It is hard to count how many times we have been saying that the current European copyright regime is outdated. Sometimes the focus is on the negatives: what it should not be like. The ongoing copyright reform reinforces that tendency with proposals such as the content filter. However, at re:publica17, an annual gathering of media experts, activists and techies , we talked about the positive vision regarding access to culture and freedom of expression.
Our rights need a better law
The joint session of European Digital Rights (EDRi) and Centrum Cyfrowe “Reclaim the net! Copyright and online freedoms” had two goals. First, we wanted to present how culture could be put back in the hands of the people. We provided a positive vision that encompasses greater inclusion of users’ rights. The right to access education – and of great quality, as it is possible in Europe – encompasses using all sorts of materials, from text, through pictures to music and multimedia, to make the learning interesting and relevant. The right to create and share enables individual artistic expression when a new work is created based on somebody else’s creation: be it a cat meme, a song cover, or fan fiction. Text and data mining provides for a better understanding of the world, which is key to a better world. Access information of any kind should be possible without anyone limiting it, even in the name of our own benefit.
This vision should be the reality of the digital age. We should be able to use technology to the benefit of an active, educated, creative society. We should be able to make informed choices based on information that is freely accessible. The copyright reform does not give justice to the opportunities that are technologically possible to achieve. We are served licenses instead of exceptions, a censorship machine, and a demonstrated failed proposal to “tax” news aggregators.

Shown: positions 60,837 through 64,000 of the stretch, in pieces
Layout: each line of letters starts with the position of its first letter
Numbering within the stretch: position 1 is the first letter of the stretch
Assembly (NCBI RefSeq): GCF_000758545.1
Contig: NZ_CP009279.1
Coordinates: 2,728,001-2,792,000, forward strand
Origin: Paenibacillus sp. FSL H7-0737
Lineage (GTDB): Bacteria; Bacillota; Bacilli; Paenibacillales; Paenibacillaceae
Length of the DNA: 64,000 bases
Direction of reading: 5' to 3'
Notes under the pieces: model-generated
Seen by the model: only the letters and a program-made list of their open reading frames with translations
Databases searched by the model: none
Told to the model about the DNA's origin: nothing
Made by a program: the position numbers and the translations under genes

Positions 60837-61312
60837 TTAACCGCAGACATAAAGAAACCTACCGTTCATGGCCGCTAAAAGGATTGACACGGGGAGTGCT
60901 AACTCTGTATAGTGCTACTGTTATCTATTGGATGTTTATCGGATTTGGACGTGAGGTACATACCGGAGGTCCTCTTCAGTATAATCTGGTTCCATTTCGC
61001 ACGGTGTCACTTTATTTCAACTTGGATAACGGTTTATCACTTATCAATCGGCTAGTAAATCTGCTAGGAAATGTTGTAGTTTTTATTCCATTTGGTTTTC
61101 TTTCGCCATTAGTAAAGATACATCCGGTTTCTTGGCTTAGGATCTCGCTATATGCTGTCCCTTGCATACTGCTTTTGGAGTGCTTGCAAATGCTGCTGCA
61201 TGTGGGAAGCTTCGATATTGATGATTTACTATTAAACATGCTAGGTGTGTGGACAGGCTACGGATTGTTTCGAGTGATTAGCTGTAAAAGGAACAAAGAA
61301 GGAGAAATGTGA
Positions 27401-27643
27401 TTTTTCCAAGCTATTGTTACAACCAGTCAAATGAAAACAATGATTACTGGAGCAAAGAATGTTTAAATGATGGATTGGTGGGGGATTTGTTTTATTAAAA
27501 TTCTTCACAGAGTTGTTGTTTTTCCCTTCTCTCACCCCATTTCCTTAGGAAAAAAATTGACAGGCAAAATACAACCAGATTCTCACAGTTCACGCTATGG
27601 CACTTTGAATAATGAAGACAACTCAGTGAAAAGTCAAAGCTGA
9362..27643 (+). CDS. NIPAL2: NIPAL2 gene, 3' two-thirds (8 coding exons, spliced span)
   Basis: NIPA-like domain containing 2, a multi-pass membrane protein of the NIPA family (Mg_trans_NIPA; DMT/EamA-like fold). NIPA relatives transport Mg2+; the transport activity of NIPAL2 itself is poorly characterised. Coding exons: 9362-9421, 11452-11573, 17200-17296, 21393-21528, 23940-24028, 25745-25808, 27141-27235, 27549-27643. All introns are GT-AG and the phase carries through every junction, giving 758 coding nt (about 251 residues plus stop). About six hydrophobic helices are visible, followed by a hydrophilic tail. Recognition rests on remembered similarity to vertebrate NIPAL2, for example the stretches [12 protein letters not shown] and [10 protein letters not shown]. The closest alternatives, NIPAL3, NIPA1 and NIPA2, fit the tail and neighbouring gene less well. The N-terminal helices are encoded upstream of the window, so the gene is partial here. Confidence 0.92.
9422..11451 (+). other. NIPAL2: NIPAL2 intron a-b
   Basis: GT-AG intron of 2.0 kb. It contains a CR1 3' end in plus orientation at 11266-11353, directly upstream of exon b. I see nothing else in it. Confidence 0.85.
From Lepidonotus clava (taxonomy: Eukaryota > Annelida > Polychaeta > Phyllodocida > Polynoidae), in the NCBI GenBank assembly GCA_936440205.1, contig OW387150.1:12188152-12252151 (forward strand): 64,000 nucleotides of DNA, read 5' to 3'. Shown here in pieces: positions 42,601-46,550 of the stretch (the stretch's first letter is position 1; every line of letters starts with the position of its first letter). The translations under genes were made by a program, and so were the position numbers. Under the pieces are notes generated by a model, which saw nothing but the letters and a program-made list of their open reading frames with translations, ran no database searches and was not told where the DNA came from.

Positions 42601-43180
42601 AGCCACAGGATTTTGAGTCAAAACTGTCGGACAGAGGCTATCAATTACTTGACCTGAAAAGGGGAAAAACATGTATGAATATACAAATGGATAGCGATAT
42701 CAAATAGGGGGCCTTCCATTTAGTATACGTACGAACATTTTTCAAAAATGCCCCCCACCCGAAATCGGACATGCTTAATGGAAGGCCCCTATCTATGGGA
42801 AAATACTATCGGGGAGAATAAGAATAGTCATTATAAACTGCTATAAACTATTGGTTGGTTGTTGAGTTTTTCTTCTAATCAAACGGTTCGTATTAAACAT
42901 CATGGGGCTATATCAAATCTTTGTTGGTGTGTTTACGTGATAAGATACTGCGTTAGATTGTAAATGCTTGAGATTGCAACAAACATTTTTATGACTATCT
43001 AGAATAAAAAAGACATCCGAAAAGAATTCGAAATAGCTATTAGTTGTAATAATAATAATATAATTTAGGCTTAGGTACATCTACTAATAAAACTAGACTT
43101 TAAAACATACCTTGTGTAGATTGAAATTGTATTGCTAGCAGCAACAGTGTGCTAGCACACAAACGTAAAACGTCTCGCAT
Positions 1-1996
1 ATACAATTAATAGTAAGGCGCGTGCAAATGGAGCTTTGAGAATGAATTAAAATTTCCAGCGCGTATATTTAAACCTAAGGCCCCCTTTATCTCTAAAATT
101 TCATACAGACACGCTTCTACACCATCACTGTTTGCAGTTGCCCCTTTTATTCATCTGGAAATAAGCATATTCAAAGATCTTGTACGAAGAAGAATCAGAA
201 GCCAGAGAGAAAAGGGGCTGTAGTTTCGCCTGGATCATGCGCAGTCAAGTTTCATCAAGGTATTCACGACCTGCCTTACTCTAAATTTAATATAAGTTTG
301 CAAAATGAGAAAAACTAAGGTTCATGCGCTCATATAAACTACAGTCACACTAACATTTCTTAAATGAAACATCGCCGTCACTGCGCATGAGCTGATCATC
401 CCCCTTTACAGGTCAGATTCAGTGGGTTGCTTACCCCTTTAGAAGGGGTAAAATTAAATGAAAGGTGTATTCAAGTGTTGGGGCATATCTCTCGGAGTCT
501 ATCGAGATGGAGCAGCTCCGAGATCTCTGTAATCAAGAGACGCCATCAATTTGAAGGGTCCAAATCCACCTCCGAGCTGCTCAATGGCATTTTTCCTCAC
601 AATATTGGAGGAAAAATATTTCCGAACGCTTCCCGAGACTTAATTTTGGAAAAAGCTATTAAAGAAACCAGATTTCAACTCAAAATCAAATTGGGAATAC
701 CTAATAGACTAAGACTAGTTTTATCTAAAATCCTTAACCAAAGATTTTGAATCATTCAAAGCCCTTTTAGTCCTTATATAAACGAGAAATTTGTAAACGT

Our everyday copysins
During the second part of the workshop, we discussed how the current outdated norms to access to culture (namely copyright laws) lead users to violate copyright, often without knowing they are doing something illegal. They are, in a way, “copysinners”. The re:publica audience is not free of those “sins”. We discussed how streaming and filesharing or using somebody else’s picture as a social media avatar are common and sometimes unavoidable, for example because of the unavailability of legal content. Under the current law, these actions are at best legally doubtful if not evidently illegal. Yet they happen all the time.
The participants agreed that a new, modern copyright adapted to the digital age is needed. There is no need for absurd new rights for publishers. Legal use of works such as preparing movie subtitles should be allowed, and geoblocking forbidden. It should be made clear that the use of user-generated content is legal, and the right to private copy should be guaranteed.
Now, with the copyright reform discussed in the European Parliament, the time is ripe to check if policy-making can be based on common sense. These are the things any of us can do:
- savethememe.net – tell a MEP you say no to the censorship machine
- rightcopyright.eu – help keep copyright out of the classroom, sign the petition until May 31st
- savethelink.org – make sure all the links run free on the web
- Centrum Cyfrowe: reforma prawa autorskiego w Unii Europejskiej – nasze działania
- Copyright reform – Guide for the perplexed (Communia – EDRi)
- Centrum Cyfrowe: reforma prawa autorskiego – Przewodnik dla zagubionych
- COMMUNIA policy recommendations
- EDRi: Document pool for the copyright directive proposal
- EDRi’s position on copyright